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Dr. Fauci Lays Out Best and Worst Case Scenario For Next 6 Months

"We hope for the best and prepare for the worst."
FACT CHECKED BY Emilia Paluszek

The coronavirus surge is tearing through America, and the "finish line" is looking further and further away. Omicron and vaccines may help us all reach herd immunity. On the other hand, many, many people worldwide remain unvaccinated and unboosted, so new variants may appear. What is the best and worst case scenario? Dr. Anthony Fauci, the chief medical advisor to the President and the director of the National Institute of Allergy and Infectious Diseases, and CDC Chief Dr. Rochelle Walensky appeared yesterday with the details. Read on for 5 life-saving pieces of advice—and to ensure your health and the health of others, don't miss these Sure Signs You've Already Had COVID.

1

Dr. Fauci Said This is Best and Worst Case Scenario

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What will the next six months look like—best case/worst case? "We don't know," said Dr. Fauci, "but what one does when you have a situation where you don't know, because we have also had the experience as you know of the unpredictability of things like what happened with Delta and what happened with Omicron—so you put together a best case scenario and a worst case scenario. What's the best case scenario? The best case scenario is that the…diminution in cases in many regions of the country will continue to go down to a baseline level that is a level of what we call 'adequate control.' Namely, it's not disruptive of what we do. And the combination of vaccinated and boosted people and the protection afforded by prior infection will have a level of protection in the community so that you won't get the situation where there's enough activity, which leads to hospitalizations deaths and stressing the healthcare system."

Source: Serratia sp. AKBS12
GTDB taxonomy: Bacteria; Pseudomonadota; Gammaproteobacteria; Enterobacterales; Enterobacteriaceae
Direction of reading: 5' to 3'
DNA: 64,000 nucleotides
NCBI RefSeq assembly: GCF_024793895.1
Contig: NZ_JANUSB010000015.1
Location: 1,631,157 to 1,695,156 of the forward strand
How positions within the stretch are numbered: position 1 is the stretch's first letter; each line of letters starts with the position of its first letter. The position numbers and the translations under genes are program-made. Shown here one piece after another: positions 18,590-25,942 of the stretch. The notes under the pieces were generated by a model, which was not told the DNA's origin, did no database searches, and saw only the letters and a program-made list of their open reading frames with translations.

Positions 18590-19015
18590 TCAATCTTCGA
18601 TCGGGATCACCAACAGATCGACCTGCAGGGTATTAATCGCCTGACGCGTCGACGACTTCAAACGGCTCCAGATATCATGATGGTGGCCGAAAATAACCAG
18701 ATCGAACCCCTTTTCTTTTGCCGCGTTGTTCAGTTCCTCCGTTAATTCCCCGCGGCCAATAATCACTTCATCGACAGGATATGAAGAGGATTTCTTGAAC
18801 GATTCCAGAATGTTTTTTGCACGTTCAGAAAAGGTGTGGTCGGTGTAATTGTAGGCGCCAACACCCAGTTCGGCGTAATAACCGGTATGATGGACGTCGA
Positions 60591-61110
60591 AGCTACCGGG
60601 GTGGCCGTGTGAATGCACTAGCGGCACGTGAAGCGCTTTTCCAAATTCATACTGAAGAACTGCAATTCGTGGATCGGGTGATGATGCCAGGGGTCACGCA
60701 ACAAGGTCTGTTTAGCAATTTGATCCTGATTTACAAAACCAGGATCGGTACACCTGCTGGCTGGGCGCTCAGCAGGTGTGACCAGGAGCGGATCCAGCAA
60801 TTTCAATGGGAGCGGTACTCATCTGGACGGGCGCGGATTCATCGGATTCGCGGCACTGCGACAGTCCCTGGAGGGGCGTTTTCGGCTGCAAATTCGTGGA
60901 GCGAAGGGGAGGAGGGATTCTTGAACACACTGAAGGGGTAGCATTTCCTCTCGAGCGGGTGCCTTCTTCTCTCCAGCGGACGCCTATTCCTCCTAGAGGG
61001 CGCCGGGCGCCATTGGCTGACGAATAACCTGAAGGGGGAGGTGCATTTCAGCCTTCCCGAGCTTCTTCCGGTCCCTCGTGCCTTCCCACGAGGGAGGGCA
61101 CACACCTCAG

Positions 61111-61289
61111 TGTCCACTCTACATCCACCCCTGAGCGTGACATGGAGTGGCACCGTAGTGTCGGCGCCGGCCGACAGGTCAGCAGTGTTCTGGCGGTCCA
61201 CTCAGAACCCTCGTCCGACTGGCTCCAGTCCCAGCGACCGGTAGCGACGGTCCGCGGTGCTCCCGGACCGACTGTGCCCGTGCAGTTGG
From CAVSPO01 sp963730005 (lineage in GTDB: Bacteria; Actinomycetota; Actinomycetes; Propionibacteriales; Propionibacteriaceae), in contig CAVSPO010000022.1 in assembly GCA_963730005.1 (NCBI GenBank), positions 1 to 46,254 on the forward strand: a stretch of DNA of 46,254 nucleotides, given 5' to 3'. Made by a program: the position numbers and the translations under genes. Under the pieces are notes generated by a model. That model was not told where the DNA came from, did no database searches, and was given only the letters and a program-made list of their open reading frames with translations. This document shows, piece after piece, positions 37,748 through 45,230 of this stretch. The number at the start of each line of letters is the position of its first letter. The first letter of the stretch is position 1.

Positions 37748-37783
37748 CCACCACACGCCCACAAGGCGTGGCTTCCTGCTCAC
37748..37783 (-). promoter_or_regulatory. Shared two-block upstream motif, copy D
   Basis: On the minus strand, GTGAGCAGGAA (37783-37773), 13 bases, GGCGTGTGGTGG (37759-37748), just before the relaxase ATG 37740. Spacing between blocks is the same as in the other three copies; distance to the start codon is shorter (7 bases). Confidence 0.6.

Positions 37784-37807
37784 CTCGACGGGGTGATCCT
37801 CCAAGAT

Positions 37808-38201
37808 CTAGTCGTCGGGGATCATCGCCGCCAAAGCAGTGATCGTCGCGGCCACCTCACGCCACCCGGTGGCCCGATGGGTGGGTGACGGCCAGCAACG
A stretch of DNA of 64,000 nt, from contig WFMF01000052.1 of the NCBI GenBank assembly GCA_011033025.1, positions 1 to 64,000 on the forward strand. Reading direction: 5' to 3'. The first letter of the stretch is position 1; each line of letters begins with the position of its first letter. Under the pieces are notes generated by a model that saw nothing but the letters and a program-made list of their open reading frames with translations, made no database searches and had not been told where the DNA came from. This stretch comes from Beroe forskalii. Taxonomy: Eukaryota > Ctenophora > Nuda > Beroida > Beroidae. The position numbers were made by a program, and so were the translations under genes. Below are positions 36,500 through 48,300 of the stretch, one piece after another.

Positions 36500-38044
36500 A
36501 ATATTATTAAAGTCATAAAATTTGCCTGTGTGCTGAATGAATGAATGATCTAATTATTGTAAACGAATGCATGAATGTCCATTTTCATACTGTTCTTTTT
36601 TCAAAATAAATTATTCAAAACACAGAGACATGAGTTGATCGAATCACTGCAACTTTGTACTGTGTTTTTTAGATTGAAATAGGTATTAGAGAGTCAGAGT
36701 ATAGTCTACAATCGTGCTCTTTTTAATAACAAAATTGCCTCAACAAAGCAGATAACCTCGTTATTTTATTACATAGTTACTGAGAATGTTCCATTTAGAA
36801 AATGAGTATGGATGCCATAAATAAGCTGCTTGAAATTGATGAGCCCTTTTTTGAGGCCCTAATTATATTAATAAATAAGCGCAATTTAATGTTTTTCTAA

"That's the best case scenario," said Dr. Fauci. "The worst case scenario is something we have to be prepared for. And that is we do get down to a level that we say would be 'adequate control,' but we are faced with another surprise with a variant that's so different that it eludes the accumulation of the immune protection that we've gotten from vaccinations and from prior infections, I hope that doesn't happen. I can't give you a statistic of what the chance of that happening is, but we have to be prepared for it. So we hope for the best and prepare for the worst."

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2

CDC Chief Said Cases Nationwide are Declining But Some Areas are Rising

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"The current seven day daily average of cases is about 744,600 cases per day, a decrease of about 5% over the previous week. The seven day average of hospital admissions is about 21,000 per day, anincrease of about 1% over the previous week. And the seven-day average daily deaths are more than 1,700 per day. As these numbers indicate, in some parts of the country, we are seeing the number of daily cases caused by the Omicron variant beginning to decline. But as we have seen during other phases of this pandemic, the surge in cases started at different times in different regions may continue to see high case counts in some areas of the country in the days."